These idealistic impulses are almost entirely absent from Smith’s account. Constrained by a narrow concern with bureaucratic politics and legal form, he fails to see that the Nuremberg trial was essentially an effort to give concrete form to the peculiar American wartime vision of the world, in which nations would soon be ready to cooperate under the rule of law.
At the same time, Smith is too good a historian not to see this weakness in his work. “If the net is cast too widely when appraising the significance and impact of the American war-crimes planning that led to the Nuremberg trial,” he writes in defense of what he has done, “the central issues may be lost in a welter of moralizing and loose speculation.” Yet he himself cannot resist some of this speculation: “There has been a special quality of excess in American foreign relations in the postwar years that, when combined with an inclination toward overmoralizing, has often produced serious difficulties…. The war-crimes planning of 1944-1945 also showed these tendencies in rich and variegated forms….” But Smith devotes only “a final moment of reflection” to such matters, and larger issues are lost from view.
Had he pursued this broader question, he might have put more emphasis on the connection between Nuremberg and wartime beliefs and illusions in the United States. As William J. Bosch has shown in a study of American attitudes toward Nuremberg, three quarters of the American people approved of the trial because it conformed to their “idealistic, moralistic, and legalistic assumptions” about foreign affairs. It was these assumptions that account for the decision to take the road to Nuremberg and for much else in American planning for the postwar world.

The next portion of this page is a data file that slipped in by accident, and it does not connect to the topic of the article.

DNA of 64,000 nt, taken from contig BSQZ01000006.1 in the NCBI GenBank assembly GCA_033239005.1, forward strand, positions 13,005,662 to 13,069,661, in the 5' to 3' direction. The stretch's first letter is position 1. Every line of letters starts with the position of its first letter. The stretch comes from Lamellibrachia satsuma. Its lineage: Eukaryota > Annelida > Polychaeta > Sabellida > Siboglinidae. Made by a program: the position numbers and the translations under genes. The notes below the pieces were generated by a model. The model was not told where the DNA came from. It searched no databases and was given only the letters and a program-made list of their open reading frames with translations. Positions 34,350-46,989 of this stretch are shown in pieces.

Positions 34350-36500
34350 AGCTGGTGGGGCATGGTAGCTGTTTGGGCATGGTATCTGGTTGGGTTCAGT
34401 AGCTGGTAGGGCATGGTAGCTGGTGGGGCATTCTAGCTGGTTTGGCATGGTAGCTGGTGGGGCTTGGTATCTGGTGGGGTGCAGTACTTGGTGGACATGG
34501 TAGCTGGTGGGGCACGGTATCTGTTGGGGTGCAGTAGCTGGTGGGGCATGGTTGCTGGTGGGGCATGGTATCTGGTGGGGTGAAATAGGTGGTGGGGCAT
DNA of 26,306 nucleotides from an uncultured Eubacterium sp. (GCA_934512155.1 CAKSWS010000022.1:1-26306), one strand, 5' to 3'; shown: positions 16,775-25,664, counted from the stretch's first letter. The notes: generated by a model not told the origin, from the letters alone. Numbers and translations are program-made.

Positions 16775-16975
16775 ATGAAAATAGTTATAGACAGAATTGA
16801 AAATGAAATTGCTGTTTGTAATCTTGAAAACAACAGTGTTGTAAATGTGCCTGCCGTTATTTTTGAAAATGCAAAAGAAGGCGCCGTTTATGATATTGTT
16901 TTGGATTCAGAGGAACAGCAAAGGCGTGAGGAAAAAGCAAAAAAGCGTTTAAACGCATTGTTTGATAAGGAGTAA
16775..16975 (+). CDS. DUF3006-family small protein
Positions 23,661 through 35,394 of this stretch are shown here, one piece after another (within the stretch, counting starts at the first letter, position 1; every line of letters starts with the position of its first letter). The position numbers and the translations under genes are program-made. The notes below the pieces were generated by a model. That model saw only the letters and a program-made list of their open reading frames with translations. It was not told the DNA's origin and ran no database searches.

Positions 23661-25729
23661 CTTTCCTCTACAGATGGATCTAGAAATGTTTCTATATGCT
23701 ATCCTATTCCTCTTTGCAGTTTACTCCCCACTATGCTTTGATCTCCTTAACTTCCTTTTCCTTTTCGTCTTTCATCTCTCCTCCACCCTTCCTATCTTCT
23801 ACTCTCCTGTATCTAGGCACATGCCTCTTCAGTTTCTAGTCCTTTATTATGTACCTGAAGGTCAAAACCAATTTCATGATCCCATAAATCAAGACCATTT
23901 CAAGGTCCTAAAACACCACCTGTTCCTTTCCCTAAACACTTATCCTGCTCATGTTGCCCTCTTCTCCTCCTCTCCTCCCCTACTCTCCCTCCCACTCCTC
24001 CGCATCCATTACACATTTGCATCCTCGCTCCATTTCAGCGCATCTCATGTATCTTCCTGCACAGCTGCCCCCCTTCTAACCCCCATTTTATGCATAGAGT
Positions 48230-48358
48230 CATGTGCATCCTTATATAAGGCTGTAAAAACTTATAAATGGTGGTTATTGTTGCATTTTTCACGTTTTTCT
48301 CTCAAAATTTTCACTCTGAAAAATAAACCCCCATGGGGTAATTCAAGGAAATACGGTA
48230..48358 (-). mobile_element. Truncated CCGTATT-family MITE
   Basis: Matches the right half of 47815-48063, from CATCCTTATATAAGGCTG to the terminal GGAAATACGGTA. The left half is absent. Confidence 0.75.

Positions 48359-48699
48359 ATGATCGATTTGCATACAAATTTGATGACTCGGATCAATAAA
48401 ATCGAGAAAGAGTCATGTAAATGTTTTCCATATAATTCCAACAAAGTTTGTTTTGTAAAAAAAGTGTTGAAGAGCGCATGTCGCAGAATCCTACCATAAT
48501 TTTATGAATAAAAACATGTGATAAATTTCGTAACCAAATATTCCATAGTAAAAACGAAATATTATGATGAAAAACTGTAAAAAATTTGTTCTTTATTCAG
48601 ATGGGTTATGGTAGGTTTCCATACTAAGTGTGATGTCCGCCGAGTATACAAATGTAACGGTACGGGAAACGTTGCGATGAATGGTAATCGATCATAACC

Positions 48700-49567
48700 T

February 18, 1982
For a comprehensive listing of published works on Nuremberg, see John R. Lewis, Uncertain Judgment: A Bibliography of War-Crimes Trials (ABC-Clio, Santa Barbara, California, 1979). ↩
Wendell L. Willkie, One World (New York, 1943), p. 157. ↩
Henry R. Luce, “America’s War and America’s Peace,” Life, February 16, 1942, pp. 82-91. For the sources of this mentality, see Richard Weiss, “Ethnicity and Reform: Minorities and the Ambience of the Depression Years,” The Journal of American History, vol. 66 (December 1979), pp. 566-585. ↩
Henry L. Stimson, “The Nuremberg Trial: Landmark in Law,” Foreign Affairs, vol. 25 (January 1947), pp. 179-187. ↩
For these expressions of opinion, see William J. Bosch, Judgment on Nuremberg: American Attitudes Toward the Major German War-Crime Trials (University of North Carolina Press, 1970), pp. 9, 102-103, 115; and Smith, The Road to Nuremberg, pp. 191, 198-199. ↩
Jerome S. Bruner, Mandate From the People (New York, 1944), pp. 126-135, 138-139, 141-142, 145-146; Public Opinion Quarterly, vol. 8 (Summer 1944), pp. 296, 448-449; vol. 9 (Spring, 1945), pp. 91, 93; Bosch, Judgment on Nuremberg, p. 90. Feelings in the United States toward the Japanese were less generous, as evidenced by the internment of some 110,000 Japanese-Americans. Still, to judge from poll data, American antagonism was directed more toward Japan’s leaders that its people. In December 1944, for example, an opinion survery showed that only 20 percent of Americans wanted “definite punitive action” against the Japanese people after the war, with this number falling to 14 percent on the eve of Japan’s surrender. See Bruner, Mandate From the People, pp. 127, 129-131, 133-135, 146, 151; and Public Opinion Quarterly, vol. 8 (Summer 1944), p. 448; vol. 9 (Spring 1945), p. 94; vol. 9 (Fall 1945), p. 386. ↩